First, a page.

Q: Archbishop J, What has been your Lent highpoint?
Now that is a hard question! I have three:
(1) The sacrifice people made towards the upkeep of the seminary through the annual collection. This was heart warming and I say a profound thanks to all who support the seminary and seminarians in an ongoing way.
(2) The great number of young people who supported the Generation S challenge of fasting for 24 hours. This, too, was amazing. Young and old came together to sacrifice for something bigger than self. Bringing prayer, fasting and almsgiving together for a 24-hour fast was very edifying.
It gave people many opportunities for holy moments. It brought us much closer to Christ and His people as we contributed to rebuilding homes destroyed by fire in Sea Lots.
A moment of grace
The highpoint I will explore here is a recent meeting of the newly formed Archdiocesan Ministry for Migrants and Refugees (AMMR) I attended at the Catholic Bible Institute, Caroni. That was a wonderful moment in the life of the Archdiocese.
Some 86 people, representing 36 parishes, gathered to share their experiences, develop a common vision and deepen the ministry to migrants and refugees in Trinidad and Tobago. There was passion and warmth and a very deep awareness of Christ present to the assembly.
Some parishes have already done wonderful things in this ministry. They have brought people together, welcomed them to the parish and ensured they had a point of reference and contact with the Church.
Other parishes are just beginning and grappling with ways to begin the ministry and attract the migrant and refugee community so they come to trust and begin a partnership with them.
One person shared his experience of being an illegal migrant in a big city. This impelled him to become part of the ministry. One person was from Venezuela, living legally in Trinidad for many years. She shared on the deep despair of many, especially those in the detention centre, how hard it was to keep hope alive.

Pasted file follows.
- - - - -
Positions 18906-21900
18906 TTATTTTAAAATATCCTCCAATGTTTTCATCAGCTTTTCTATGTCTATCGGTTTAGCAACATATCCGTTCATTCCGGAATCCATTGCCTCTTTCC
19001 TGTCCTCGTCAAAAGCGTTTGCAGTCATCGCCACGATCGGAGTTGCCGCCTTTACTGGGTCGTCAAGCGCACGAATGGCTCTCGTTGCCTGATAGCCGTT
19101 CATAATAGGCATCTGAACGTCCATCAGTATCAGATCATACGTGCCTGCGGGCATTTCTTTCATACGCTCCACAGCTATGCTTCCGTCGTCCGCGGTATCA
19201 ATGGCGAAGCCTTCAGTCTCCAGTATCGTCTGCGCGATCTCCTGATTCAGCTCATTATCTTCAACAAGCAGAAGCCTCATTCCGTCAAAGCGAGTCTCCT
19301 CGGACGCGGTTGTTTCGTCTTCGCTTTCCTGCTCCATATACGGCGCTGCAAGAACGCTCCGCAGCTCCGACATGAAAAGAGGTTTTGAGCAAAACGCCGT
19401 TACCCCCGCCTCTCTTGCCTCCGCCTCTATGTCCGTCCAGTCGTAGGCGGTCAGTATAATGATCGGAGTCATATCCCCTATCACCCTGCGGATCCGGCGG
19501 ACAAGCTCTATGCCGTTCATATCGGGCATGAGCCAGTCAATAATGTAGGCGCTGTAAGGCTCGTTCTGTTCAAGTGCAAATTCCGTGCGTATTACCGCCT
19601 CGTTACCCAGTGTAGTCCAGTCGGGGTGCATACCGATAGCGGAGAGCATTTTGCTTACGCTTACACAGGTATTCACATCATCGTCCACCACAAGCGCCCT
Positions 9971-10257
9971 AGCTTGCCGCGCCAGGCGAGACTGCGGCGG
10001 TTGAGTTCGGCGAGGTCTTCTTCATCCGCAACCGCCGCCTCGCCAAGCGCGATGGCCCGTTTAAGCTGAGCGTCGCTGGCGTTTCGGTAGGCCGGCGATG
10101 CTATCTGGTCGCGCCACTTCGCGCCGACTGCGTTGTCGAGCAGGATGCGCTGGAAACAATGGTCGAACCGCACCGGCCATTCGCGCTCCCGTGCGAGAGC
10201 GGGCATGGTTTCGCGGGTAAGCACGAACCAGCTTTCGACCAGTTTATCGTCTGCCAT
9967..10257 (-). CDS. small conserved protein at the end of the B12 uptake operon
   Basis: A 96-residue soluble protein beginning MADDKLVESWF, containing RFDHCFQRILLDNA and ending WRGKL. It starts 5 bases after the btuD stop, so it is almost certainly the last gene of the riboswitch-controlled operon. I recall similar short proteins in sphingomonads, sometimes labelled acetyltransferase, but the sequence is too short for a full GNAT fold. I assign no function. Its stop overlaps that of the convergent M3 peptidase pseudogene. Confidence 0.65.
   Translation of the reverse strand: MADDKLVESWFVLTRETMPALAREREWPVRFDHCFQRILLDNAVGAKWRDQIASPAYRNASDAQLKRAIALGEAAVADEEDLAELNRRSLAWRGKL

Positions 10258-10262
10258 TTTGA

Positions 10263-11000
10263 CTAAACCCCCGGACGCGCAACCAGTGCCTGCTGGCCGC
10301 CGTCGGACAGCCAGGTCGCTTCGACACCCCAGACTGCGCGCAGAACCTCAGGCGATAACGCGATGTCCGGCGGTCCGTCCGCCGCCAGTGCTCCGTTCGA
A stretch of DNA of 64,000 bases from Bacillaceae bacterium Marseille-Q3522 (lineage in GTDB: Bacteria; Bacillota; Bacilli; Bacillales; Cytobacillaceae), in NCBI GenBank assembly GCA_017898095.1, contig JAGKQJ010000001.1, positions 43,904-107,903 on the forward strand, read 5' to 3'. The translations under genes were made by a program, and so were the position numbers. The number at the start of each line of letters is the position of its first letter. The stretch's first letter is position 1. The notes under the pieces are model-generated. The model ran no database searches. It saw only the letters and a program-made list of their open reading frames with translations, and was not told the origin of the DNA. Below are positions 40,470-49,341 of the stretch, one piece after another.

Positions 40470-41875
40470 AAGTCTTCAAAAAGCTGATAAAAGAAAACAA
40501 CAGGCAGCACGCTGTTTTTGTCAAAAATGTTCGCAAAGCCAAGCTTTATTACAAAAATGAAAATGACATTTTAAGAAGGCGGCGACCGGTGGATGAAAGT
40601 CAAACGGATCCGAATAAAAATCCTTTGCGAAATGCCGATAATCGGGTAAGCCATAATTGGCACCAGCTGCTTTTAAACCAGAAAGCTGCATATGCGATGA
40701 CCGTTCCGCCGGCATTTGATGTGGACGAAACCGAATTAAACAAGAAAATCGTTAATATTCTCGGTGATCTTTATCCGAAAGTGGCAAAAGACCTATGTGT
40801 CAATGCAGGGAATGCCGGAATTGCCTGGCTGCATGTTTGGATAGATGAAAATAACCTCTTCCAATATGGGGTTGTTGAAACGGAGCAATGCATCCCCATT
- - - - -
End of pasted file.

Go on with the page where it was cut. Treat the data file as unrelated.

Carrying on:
The sharing seemed to get to the heart of the challenges and proposed solutions.
In my column of May 5, 2018, I called for every parish to begin a ministry to welcome, protect, promote and integrate migrants and refugees in their area. At that stage, the Living Water Community’s ministry for migrants and refugees was the only point of reference for migrants and refugees.
Chair of the Catholic Commission for Social Justice Leela Ramdeen leads the AMMR. Fr Simon Peter Ango has been working with her to ensure we get as many parishes as possible participating in this ministry to the “stranger” among us.
Less than a year after the initial call, many are participating in this new archdiocesan ministry, opening our parish doors to welcome, protect, promote and integrate migrants and refugees among us. As he speaks to Catholics about the international migrant crisis, Pope Francis uses these same four verbs. We are acting with the Church.
Creating holy moments
In a central text in St Matthew’s gospel, Jesus tells His disciples salvation hinges on actions of compassion towards the powerless, those on the margins. Jesus connects salvation with what we have and have not done to those who have no status in society—the prisoner, the hungry, the naked, the sick and the imprisoned (Mt 25:31–46).